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Knoebel Institute for Healthy Aging

Knoebel Institute

Knoebel Institute for Healthy Aging



August - Institute moved into its permanent home on the fifth floor of the silver-domed Engineering and Computer Science Building, where we have offices on the west wing and a spacious open research wing on the east. Read more about KIHA's Grand Opening Celebration.


November - the name was changed from the Knoebel Center for the Study of Aging to the Knoebel Institute for Healthy Aging.

April - Dr. Lotta Granholm-Bentley appointed as the founding Executive Director of the Knoebel Institute for Healthy Aging. Dr. Granholm-Bentley comes to DU from the Medical University of South Carolina, where she established the successful Center for Aging. She also has an appointment at the Karolinska Institute in Sweden.


May - DU broke ground on the new Engineering and Computer Science Building, with the intent of housing the Institute on the fifth floor.


In 2012, the Institute began funding internal grants to DU faculty in the area of aging research. The Institute has awarded three to five grants of $20,000 to $50,000 to DU faculty engaged in aging research each year.


May - DU received a generous gift from Betty Knoebel and used the gift to establish the Knoebel Institute for Healthy Aging. The Knoebel gift also funds faculty positions in molecular life sciences and bioengineering. The Institute is named in recognition of a donation from Betty Knoebel, widow of Denver food services pioneer Ferdinand "Fritz" Knoebel.


September - DU submitted a paper about establishing a center on aging to the Colorado Health Foundation. The idea of the Knoebel Institute for Healthy Aging started before 2006, when the University began to look for a signature project that could become a regional center of excellence as well as a focus of the institution's research and academic talent.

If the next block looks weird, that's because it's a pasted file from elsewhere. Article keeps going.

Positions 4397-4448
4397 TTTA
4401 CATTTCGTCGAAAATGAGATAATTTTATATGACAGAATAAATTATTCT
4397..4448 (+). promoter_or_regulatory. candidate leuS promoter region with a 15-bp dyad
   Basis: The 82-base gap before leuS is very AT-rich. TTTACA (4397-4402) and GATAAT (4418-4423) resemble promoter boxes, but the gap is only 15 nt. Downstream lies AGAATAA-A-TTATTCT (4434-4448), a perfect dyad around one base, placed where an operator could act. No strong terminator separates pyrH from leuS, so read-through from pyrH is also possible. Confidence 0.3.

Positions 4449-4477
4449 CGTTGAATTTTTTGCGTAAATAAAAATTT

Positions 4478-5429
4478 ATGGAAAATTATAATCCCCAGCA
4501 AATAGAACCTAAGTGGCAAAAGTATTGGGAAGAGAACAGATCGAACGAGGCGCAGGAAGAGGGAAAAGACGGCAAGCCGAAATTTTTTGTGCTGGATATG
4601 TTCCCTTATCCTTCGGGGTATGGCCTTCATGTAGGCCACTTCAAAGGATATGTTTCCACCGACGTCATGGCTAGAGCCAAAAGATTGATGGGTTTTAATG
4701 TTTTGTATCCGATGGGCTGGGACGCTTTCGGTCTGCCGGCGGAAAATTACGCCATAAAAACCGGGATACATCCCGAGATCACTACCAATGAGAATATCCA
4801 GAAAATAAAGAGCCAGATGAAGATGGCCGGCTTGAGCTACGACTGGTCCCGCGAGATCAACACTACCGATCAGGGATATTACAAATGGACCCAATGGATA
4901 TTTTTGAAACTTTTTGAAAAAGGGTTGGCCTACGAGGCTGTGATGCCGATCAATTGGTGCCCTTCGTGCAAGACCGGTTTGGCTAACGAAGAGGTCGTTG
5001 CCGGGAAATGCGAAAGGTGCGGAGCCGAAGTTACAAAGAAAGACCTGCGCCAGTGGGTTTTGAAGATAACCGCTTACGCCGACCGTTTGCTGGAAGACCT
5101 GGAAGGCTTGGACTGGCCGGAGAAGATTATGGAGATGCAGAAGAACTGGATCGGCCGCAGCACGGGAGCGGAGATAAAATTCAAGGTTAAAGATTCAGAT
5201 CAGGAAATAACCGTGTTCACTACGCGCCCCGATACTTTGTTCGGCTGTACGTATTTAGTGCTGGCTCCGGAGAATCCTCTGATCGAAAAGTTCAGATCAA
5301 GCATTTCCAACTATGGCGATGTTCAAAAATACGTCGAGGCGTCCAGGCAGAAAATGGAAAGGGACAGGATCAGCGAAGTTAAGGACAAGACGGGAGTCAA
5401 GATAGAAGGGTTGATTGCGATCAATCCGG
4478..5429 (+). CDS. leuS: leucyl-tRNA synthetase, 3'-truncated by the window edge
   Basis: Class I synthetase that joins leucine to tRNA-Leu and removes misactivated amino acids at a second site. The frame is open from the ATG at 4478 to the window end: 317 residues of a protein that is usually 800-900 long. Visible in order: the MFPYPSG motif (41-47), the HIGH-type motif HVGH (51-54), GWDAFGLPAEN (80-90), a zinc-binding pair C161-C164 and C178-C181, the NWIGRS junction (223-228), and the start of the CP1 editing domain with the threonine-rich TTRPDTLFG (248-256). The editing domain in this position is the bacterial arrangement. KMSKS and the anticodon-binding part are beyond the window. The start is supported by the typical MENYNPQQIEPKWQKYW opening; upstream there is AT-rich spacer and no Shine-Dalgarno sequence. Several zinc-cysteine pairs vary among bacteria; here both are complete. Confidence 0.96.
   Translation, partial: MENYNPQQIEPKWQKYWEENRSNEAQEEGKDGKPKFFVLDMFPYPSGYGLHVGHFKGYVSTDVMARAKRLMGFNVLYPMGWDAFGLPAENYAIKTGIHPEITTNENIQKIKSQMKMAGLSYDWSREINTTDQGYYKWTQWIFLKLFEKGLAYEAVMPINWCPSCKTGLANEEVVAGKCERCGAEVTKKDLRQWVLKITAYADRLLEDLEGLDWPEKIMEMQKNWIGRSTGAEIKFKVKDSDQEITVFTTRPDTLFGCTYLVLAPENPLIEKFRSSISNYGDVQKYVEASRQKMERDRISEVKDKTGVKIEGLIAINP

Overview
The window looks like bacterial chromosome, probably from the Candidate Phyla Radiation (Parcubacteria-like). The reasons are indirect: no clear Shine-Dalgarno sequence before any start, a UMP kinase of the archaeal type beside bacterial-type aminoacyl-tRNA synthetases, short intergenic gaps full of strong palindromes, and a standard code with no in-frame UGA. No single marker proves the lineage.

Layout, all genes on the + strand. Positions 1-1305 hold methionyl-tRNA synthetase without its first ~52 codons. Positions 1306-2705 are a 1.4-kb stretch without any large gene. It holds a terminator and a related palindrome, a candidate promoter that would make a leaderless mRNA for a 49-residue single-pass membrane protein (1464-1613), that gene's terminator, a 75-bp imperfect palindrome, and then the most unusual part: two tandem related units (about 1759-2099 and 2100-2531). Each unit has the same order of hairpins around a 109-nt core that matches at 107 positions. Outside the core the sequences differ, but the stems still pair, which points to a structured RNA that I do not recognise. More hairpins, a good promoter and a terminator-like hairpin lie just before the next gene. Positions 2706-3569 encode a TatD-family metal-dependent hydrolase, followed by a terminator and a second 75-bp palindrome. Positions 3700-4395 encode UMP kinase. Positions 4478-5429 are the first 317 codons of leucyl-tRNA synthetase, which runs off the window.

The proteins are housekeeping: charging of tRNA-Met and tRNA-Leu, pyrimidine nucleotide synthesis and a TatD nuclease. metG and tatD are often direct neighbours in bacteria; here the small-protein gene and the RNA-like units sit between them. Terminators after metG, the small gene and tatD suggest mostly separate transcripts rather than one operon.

Also in 2006, Dr. Lynn Taussig, a pediatric pulmonologist, was recruited to the University of Denver when he retired as president and CEO of National Jewish Medical and Research Center. Dr. Taussig's role was to assist in the growth of the Life Sciences program, implementation of the Molecular Life Sciences and Biophysics Programs and integration of the Eleanor Roosevelt Institute (ERI) into DU and the life sciences initiative. Prior to his service at National Jewish, Dr. Taussig served as professor and chair of the Department of Pediatrics and director of Steele Children's Research Center at the University of Arizona Health Sciences Center in Tucson. He is the author of more than 170 publications, four books, and numerous chapters and monographs related to respiratory illnesses in children. Dr. Taussig was instrumental in creating the vision for the implementation of the Institute and promoting interdisciplinary programs and research focused on aging. Dr. Taussig continued his work to grow the Institute through strategic planning within DU and collaborations with a number of clinical organizations to support research and education until his retirement in December of 2017.